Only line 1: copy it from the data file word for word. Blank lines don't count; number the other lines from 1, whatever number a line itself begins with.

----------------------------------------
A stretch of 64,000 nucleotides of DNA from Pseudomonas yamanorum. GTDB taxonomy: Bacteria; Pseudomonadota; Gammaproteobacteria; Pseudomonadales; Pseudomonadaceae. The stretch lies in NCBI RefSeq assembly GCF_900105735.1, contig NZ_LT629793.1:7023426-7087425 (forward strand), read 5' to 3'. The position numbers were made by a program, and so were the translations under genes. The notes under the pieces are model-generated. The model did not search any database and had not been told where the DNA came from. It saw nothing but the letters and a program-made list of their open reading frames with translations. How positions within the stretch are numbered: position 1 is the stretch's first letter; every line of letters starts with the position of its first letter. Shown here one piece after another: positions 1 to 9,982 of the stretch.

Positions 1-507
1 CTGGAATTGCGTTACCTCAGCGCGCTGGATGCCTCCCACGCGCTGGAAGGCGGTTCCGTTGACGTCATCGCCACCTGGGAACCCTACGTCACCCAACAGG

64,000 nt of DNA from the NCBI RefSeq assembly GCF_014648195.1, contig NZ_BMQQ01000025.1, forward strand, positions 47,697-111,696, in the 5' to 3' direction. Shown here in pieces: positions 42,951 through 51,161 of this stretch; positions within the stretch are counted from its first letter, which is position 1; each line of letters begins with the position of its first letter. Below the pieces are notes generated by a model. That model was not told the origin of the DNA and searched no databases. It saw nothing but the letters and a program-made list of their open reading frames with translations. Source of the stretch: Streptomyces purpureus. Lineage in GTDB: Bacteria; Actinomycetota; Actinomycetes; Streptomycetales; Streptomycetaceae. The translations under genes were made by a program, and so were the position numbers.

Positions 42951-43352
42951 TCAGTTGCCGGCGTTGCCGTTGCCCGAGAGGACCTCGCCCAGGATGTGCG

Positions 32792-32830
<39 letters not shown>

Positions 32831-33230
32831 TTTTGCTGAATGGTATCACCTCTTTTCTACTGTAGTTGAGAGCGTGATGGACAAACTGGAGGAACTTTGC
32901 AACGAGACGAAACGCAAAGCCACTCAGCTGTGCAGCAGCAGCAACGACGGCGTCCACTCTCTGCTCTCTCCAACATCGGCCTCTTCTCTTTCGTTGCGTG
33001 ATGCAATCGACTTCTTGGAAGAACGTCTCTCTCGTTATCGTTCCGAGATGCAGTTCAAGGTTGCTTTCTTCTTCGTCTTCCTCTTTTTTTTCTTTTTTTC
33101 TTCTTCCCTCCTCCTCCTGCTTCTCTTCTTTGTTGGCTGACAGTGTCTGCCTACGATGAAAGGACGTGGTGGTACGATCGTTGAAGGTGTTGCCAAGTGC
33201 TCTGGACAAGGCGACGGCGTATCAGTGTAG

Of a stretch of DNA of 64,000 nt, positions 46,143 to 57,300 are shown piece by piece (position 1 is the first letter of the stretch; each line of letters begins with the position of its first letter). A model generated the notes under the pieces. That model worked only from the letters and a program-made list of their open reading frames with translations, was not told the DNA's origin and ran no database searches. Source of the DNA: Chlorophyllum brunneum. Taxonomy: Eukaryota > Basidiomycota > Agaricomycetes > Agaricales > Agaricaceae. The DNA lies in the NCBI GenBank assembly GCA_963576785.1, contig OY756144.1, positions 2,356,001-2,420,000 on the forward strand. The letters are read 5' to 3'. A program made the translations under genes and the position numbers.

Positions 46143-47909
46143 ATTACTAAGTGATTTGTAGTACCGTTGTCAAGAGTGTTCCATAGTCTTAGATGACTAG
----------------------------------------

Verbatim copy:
A stretch of 64,000 nucleotides of DNA from Pseudomonas yamanorum. GTDB taxonomy: Bacteria; Pseudomonadota; Gammaproteobacteria; Pseudomonadales; Pseudomonadaceae. The stretch lies in NCBI RefSeq assembly GCF_900105735.1, contig NZ_LT629793.1:7023426-7087425 (forward strand), read 5' to 3'. The position numbers were made by a program, and so were the translations under genes. The notes under the pieces are model-generated. The model did not search any database and had not been told where the DNA came from. It saw nothing but the letters and a program-made list of their open reading frames with translations. How positions within the stretch are numbered: position 1 is the stretch's first letter; every line of letters starts with the position of its first letter. Shown here one piece after another: positions 1 to 9,982 of the stretch.